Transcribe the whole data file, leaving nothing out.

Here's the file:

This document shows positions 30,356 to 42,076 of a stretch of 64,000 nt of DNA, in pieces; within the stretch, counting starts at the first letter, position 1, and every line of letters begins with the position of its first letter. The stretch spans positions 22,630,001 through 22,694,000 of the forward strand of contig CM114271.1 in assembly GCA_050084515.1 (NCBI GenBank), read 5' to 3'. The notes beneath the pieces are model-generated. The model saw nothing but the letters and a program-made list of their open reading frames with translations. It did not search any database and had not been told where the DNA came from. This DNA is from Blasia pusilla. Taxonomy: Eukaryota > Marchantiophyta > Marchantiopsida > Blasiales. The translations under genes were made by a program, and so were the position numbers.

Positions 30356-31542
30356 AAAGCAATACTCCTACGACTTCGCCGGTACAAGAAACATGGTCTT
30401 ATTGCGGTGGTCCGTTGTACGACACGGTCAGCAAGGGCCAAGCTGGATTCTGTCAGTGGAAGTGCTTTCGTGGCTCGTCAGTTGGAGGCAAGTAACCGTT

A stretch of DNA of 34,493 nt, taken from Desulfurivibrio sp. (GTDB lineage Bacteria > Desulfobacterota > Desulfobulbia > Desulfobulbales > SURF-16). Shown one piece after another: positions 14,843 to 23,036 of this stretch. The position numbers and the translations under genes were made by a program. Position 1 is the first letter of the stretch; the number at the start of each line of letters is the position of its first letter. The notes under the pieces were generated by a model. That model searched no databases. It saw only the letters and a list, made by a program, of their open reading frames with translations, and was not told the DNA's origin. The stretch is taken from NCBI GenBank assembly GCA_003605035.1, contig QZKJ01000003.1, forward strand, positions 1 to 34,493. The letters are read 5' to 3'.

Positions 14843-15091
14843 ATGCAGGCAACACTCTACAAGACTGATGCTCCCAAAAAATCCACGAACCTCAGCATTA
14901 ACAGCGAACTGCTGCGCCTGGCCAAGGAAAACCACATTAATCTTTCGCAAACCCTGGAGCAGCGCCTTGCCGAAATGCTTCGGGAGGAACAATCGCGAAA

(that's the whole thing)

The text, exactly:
This document shows positions 30,356 to 42,076 of a stretch of 64,000 nt of DNA, in pieces; within the stretch, counting starts at the first letter, position 1, and every line of letters begins with the position of its first letter. The stretch spans positions 22,630,001 through 22,694,000 of the forward strand of contig CM114271.1 in assembly GCA_050084515.1 (NCBI GenBank), read 5' to 3'. The notes beneath the pieces are model-generated. The model saw nothing but the letters and a program-made list of their open reading frames with translations. It did not search any database and had not been told where the DNA came from. This DNA is from Blasia pusilla. Taxonomy: Eukaryota > Marchantiophyta > Marchantiopsida > Blasiales. The translations under genes were made by a program, and so were the position numbers.

Positions 30356-31542
30356 AAAGCAATACTCCTACGACTTCGCCGGTACAAGAAACATGGTCTT
30401 ATTGCGGTGGTCCGTTGTACGACACGGTCAGCAAGGGCCAAGCTGGATTCTGTCAGTGGAAGTGCTTTCGTGGCTCGTCAGTTGGAGGCAAGTAACCGTT

A stretch of DNA of 34,493 nt, taken from Desulfurivibrio sp. (GTDB lineage Bacteria > Desulfobacterota > Desulfobulbia > Desulfobulbales > SURF-16). Shown one piece after another: positions 14,843 to 23,036 of this stretch. The position numbers and the translations under genes were made by a program. Position 1 is the first letter of the stretch; the number at the start of each line of letters is the position of its first letter. The notes under the pieces were generated by a model. That model searched no databases. It saw only the letters and a list, made by a program, of their open reading frames with translations, and was not told the DNA's origin. The stretch is taken from NCBI GenBank assembly GCA_003605035.1, contig QZKJ01000003.1, forward strand, positions 1 to 34,493. The letters are read 5' to 3'.

Positions 14843-15091
14843 ATGCAGGCAACACTCTACAAGACTGATGCTCCCAAAAAATCCACGAACCTCAGCATTA
14901 ACAGCGAACTGCTGCGCCTGGCCAAGGAAAACCACATTAATCTTTCGCAAACCCTGGAGCAGCGCCTTGCCGAAATGCTTCGGGAGGAACAATCGCGAAA